While economic reports paint a mixed picture of the economy, automakers say their principal indicator seems to be on the upswing.
Sales of new pickups, which are closely tied to new housing construction and sales, appear to be picking up as 2012 heads into the final quarter, auto executives said Thursday at the Texas State Fair Auto Show media preview.
"We're starting to see an uptick in demand for houses and for trucks," said Fred Diaz, chief executive of the Ram Trucks division of Chrysler Group.
Similarly, Ford truck sales were up 10 percent in the first six months of the year, increasing to an 11.5 percent gain in July and August, said Dave Mondragon, general marketing manager for Ford. Mondragon also attributed the gains to improved housing activity.
The executives look for any modest economic boost to translate to truck sales, noting that the average pickup on the road is now more than a decade old.
For a change, this year's State Fair offers little in the way of new truck models for the mainstream buyer to see. Ram kicked off the media day by revealing its new heavy-duty pickup and chassis cab trucks, but those are work vehicles with specific customer bases.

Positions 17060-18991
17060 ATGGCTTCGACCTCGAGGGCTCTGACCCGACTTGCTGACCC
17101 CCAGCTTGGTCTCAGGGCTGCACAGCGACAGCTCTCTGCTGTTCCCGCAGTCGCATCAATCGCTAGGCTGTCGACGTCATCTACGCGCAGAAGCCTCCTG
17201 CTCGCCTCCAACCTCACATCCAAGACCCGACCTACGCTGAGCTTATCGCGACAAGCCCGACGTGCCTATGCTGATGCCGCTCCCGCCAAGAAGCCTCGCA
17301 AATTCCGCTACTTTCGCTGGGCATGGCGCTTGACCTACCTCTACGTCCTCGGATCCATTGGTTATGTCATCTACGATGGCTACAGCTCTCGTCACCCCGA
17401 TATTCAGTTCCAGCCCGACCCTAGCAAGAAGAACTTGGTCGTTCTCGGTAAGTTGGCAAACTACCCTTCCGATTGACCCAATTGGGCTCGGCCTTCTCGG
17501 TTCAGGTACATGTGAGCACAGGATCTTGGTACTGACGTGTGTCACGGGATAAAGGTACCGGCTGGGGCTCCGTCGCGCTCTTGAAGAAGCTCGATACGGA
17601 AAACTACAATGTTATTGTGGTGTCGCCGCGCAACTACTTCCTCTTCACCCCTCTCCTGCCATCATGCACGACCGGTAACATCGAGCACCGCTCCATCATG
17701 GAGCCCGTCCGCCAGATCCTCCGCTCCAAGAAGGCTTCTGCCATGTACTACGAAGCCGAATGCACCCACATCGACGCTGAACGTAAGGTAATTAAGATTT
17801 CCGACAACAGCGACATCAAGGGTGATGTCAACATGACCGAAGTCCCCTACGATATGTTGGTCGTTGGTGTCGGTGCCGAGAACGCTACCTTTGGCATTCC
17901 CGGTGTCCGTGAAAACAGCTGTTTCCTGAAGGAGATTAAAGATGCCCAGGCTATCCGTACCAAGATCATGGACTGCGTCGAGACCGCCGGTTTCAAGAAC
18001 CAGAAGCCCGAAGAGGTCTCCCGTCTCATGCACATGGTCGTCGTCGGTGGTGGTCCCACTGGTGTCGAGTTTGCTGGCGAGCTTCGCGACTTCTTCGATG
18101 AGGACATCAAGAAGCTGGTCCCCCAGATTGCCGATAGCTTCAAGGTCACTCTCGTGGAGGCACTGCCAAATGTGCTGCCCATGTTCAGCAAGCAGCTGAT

General Motors officials could only tease the media about their line of 2013 trucks.
Ford officials say some of the tens of thousands of former pickup drivers, who switched to cars for better fuel economy amid high pump prices, are coming back for the latest generation of fuel-efficient trucks.
Ford has sold more than 200,000 F-150s this year with a highly fuel-efficient EcoBoost engine, a V-6 that sips gas but is turbocharged to deliver V-8 power on demand.
As much as anything, the "it's all about trucks" theme that usually dominates the fair is mostly missing as automakers tout their cars and fuel economy.
Every manufacturer, it seems, can tout a "best in class" fuel sipper somewhere in its lineup.
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